One of my fondest memories growing up was staying at my grandparents’ cottage on Lake Erie, Ontario. This was in the days before the major contamination of the lake, and we spent our time playing outside, fishing with Gramps in the early morning and eating fresh produce from Gram’s garden. That was my first exposure to gardening, an activity that has become a life-long pursuit.
After teaching gardening as a Peace Corps volunteer in Southern Africa, I took every opportunity in my adult life to garden as much as I could. Sometimes, I had only a few pots of greens; other times, a more extensive raised-bed garden. It wasn’t until I got the chance to manage an acre garden in a prime spot in Napa three years ago that I could turn a passion into a regular activity.
The founding of Dr. Cowan’s Garden two years ago was a crucial step in getting me back into more intense gardening. Suddenly, I was growing not just for my family and for the fun of being with the plants, but I was also growing for a business that was producing a new food product. We started small, like most businesses, and in the beginning, I was dehydrating and powdering the vegetables myself. As time went on and the demand grew, we moved the production to a commercial kitchen in Vallejo, CA, and we had to source our vegetables from local farms as well as from the Napa garden.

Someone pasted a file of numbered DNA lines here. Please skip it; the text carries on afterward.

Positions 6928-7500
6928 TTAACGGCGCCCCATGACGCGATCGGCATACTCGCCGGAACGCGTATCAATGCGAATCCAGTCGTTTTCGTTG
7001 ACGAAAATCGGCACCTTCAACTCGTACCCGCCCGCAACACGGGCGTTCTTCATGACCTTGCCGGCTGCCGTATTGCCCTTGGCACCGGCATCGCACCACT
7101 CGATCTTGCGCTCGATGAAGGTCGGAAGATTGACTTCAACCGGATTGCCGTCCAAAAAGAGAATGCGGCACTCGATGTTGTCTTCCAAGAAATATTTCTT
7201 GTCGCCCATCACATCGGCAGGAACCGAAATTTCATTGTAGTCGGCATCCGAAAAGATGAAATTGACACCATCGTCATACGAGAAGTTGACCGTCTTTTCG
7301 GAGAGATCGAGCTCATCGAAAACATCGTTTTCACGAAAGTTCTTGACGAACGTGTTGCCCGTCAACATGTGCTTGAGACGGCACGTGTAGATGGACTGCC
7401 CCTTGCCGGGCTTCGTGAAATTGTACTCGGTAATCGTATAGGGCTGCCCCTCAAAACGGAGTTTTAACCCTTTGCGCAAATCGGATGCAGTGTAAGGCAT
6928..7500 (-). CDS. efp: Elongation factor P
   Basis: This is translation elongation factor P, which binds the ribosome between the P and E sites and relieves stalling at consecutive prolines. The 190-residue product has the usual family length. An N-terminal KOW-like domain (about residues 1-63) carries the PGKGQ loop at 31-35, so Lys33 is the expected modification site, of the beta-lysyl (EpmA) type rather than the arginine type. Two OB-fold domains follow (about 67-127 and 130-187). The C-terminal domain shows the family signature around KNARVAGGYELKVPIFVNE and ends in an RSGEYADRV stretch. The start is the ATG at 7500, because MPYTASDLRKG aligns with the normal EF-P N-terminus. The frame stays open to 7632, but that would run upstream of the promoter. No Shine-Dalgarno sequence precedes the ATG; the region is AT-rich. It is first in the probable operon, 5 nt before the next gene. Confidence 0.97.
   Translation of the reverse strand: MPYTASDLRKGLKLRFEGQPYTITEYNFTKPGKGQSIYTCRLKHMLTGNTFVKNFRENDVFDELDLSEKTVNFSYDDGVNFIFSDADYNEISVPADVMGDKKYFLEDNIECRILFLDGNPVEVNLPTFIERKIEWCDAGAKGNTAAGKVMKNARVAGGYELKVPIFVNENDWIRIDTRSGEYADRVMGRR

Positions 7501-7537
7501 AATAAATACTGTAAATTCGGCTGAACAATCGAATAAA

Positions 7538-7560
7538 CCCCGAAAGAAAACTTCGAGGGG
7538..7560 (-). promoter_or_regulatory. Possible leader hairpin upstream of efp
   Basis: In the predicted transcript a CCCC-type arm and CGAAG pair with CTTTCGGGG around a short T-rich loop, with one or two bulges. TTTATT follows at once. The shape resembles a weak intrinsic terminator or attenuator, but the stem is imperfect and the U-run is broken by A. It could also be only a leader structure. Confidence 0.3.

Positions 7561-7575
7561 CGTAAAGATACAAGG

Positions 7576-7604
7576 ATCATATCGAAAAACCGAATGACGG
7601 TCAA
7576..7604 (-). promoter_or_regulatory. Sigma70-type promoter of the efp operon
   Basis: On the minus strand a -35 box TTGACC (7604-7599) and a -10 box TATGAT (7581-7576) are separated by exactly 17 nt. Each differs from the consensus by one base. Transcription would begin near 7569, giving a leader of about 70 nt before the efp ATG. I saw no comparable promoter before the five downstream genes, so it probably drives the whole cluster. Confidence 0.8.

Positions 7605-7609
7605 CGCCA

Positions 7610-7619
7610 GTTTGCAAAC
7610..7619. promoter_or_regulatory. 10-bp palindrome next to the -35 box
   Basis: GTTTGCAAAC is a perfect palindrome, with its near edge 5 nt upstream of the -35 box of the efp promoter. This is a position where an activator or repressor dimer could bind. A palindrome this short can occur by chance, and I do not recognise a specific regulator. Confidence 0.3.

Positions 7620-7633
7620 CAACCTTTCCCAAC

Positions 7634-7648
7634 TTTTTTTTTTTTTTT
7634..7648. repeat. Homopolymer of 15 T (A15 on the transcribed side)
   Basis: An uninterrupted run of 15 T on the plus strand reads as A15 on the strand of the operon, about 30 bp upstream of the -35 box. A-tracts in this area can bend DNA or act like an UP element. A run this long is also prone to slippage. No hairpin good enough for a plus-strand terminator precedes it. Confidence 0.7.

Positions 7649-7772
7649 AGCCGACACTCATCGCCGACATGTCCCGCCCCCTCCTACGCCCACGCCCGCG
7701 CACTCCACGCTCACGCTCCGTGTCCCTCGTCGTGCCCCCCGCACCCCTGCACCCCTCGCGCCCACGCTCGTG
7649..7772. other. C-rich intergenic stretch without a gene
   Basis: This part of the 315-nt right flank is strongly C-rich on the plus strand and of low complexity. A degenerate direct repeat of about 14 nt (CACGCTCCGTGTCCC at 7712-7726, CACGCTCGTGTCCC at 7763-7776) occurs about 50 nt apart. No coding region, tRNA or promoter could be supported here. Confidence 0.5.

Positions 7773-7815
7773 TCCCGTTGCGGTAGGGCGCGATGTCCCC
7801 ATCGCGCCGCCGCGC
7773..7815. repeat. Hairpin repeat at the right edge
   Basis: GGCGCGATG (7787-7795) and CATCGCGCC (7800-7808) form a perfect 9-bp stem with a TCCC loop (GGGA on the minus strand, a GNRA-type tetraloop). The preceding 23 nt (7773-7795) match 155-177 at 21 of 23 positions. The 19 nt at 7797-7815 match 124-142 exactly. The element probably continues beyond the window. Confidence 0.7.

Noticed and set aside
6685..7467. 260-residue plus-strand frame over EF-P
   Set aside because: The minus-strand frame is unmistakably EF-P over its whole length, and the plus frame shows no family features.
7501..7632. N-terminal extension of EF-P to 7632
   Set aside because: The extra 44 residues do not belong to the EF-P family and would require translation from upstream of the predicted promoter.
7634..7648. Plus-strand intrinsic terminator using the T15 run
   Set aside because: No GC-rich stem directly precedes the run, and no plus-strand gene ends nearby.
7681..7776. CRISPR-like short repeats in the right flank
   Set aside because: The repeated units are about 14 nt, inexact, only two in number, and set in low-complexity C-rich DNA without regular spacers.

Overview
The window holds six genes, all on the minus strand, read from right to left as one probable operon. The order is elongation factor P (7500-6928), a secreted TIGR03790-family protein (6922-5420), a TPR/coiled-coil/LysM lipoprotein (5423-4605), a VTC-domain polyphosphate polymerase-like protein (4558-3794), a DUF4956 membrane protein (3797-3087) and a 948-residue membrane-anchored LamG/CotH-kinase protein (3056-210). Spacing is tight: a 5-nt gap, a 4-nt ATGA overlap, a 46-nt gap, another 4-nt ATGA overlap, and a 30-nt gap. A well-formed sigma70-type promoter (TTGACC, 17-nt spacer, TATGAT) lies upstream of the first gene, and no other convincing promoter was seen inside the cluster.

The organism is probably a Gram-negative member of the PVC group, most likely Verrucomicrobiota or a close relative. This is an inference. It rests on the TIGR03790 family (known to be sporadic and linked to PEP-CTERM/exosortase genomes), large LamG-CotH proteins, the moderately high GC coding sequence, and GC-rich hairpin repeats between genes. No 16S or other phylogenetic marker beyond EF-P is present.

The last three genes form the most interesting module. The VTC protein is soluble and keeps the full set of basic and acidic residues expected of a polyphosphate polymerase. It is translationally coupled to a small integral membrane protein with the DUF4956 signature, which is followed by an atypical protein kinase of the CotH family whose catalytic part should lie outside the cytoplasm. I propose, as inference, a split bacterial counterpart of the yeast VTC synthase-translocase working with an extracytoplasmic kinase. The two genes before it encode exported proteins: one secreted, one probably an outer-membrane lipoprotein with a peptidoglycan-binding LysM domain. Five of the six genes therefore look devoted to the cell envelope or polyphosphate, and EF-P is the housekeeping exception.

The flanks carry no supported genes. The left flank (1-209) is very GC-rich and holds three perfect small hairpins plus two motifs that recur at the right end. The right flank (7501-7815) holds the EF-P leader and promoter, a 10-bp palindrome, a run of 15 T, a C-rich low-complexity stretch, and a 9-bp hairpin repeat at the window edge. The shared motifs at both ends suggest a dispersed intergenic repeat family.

However, we discovered that that arrangement wasn’t financially sustainable for us. We converted the Napa garden to a place where I can experiment with new varieties, continue to grow ashitaba — our most valued crop — and to grow food for family and friends.
We were extremely fortunate to find a facility in Upstate New York that can process the vegetables in a more efficient and flavorful way than we could ever accomplish in our own small facility. This move also enables us to start sourcing as many vegetables as possible from local, upstate New York Biodynamic and other beyond-organic growers. It is an exciting time for us as we pursue our mission to produce the most flavorful, nutritious and diverse vegetable powders possible.
The engine that makes it possible for us to pursue our goal to positively affect the culinary and ecological habits in the U.S., as well as my dream to actively garden, is your support. Without our wonderful customers and the overwhelmingly positive feedback we have received these past two years, there would be no Dr. Cowan’s Garden. For this, we are all so very grateful.
Tom Cowan, M.D.
About a dozen years ago I heard a farmer present the results of his work on his decades-old biodynamic farm in Australia. He showed slides of the massive pit they had dug in which they laid dozens of cow horns filled with manure, which were used to “enliven” the fields. He shared how they made the biodynamic preparations that are at the heart of the biodynamic process. These preps stimulated calcium uptake by the plants, as well as root and fruit development, and others strengthened the plants against various diseases. But the main thing that stuck with me were the slides he showed of an insect on his farm that had been declared extinct a decade earlier.